But does it sound too easy? The drugs used on the baby were the standard HIV fighting drugs, just a potent mix of three instead of one or two at a time, and it is thought that this along with the early use of the drugs seem to have eradicated the virus before it took hold. Some researchers are arguing that the results are ‘premature’.  For example the NHS reported that although standard laboratory tests could not detect HIV in the babies blood at 1 month old, highly sensitive lab tests could still detect its presence at low levels. However, even though they may not have found a complete cure, there is hope that they may have found a functional one – one that requires no further treatment, that gives this little girl a chance at a normal life, not having to rely on drugs and a good life expectancy.  If this case turns out to be legitimate, it makes the idea of curing HIV seem like a realistic goal, which a few years ago would have been seen as impossible! Maybe it is premature, but this potential groundbreaking news is progress towards saving millions of lives in the future-so let’s hope it does!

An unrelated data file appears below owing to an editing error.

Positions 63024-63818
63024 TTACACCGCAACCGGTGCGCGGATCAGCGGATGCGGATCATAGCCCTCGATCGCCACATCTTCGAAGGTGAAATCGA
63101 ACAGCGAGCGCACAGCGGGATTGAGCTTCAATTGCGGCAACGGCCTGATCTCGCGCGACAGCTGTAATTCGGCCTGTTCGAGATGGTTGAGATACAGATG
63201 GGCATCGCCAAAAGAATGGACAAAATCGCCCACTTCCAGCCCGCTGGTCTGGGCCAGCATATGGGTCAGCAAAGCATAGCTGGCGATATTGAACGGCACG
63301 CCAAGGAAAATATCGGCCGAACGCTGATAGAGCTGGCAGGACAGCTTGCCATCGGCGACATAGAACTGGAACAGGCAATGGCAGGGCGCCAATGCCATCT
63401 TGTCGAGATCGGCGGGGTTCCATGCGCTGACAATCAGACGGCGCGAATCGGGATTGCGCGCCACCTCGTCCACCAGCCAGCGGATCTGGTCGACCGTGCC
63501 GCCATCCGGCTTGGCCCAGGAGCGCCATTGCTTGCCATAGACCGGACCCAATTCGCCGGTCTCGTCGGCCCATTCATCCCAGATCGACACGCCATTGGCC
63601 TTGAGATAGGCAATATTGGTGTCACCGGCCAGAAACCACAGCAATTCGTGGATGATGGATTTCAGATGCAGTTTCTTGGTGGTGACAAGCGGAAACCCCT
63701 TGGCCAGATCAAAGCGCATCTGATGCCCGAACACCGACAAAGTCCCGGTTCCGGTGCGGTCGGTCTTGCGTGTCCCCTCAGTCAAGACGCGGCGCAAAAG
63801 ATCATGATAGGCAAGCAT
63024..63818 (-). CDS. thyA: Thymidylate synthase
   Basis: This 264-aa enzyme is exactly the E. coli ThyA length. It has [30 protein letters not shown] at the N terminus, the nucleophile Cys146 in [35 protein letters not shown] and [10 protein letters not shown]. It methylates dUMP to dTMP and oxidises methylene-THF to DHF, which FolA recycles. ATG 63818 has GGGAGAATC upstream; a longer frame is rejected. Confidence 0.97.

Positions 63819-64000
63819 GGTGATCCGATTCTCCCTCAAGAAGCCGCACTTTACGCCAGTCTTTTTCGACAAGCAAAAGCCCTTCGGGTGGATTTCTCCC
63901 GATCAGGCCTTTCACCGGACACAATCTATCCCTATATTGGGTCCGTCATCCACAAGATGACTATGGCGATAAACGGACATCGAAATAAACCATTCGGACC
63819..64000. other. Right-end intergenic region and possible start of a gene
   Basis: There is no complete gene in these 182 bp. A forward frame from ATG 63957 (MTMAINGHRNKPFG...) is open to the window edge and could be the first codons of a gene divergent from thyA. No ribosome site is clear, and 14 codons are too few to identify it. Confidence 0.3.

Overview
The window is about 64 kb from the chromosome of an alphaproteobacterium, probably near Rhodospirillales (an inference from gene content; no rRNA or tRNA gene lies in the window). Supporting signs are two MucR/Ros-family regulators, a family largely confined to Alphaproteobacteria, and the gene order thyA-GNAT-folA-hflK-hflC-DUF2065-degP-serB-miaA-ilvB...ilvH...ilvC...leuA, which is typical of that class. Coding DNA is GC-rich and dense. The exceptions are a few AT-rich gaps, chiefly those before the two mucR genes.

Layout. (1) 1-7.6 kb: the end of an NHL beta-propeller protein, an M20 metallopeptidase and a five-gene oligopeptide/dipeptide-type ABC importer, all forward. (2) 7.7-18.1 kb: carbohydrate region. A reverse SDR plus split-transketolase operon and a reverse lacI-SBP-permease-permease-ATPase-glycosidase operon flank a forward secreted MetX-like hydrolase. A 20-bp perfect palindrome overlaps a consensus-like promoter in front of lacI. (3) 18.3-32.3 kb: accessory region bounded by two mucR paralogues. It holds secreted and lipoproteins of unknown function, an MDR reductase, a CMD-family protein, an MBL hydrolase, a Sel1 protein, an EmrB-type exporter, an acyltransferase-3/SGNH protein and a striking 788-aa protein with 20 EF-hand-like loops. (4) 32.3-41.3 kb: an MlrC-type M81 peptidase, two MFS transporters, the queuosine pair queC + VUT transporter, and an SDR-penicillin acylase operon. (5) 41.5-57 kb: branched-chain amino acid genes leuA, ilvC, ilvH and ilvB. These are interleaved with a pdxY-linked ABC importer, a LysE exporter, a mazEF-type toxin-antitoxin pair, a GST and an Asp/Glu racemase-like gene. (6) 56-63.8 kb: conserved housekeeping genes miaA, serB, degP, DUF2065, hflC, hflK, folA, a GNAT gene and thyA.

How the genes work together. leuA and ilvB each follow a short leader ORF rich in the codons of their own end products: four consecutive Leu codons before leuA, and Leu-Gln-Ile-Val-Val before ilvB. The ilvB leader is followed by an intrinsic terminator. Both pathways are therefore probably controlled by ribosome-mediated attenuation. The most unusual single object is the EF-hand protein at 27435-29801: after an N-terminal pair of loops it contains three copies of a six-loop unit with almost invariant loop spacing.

Image Source: http://annyra.files.wordpress.com/2011/08/hiv_aids_11.jpg

Articles: http://www.telegraph.co.uk/health/healthnews/9906439/Baby-born-with-HIV-cured.html



Haiti Victims vs UN in Cholera Outbreak!

The United Nations have rejected a damages claim for the cholera outbreak in Haiti that has now claimed almost 8,000 lives. The outbreak began in October 2010 and is currently the worst outbreak of the disease in the world having infected nearly 600,000 people. The claim was filed in November 2011 by the Institute for Justice and Democracy in Haiti, citing claims that the disease was inadvertently brought into the country when a local contractor failed to properly sanitize the waste of a U.N base which then leaked into one of Haiti’s biggest rivers. The UN is stating immunity from such claims under the UN’s Convention on the Privileges and Immunities of the UN, also saying that it is impossible to pinpoint the exact source of the disease despite the added claim that infected Nepalese peacekeepers were present at the U.N camp whose poor sanitation allegedly started the outbreak. The lawyers representing the cholera victims now plan to challenge the UN’s immunity in national court to seek compensation and justice for the victims. They are calling for the UN to provide clean water and sanitation infrastructure, a public apology and 100,000 dollars for victims that have lost family members.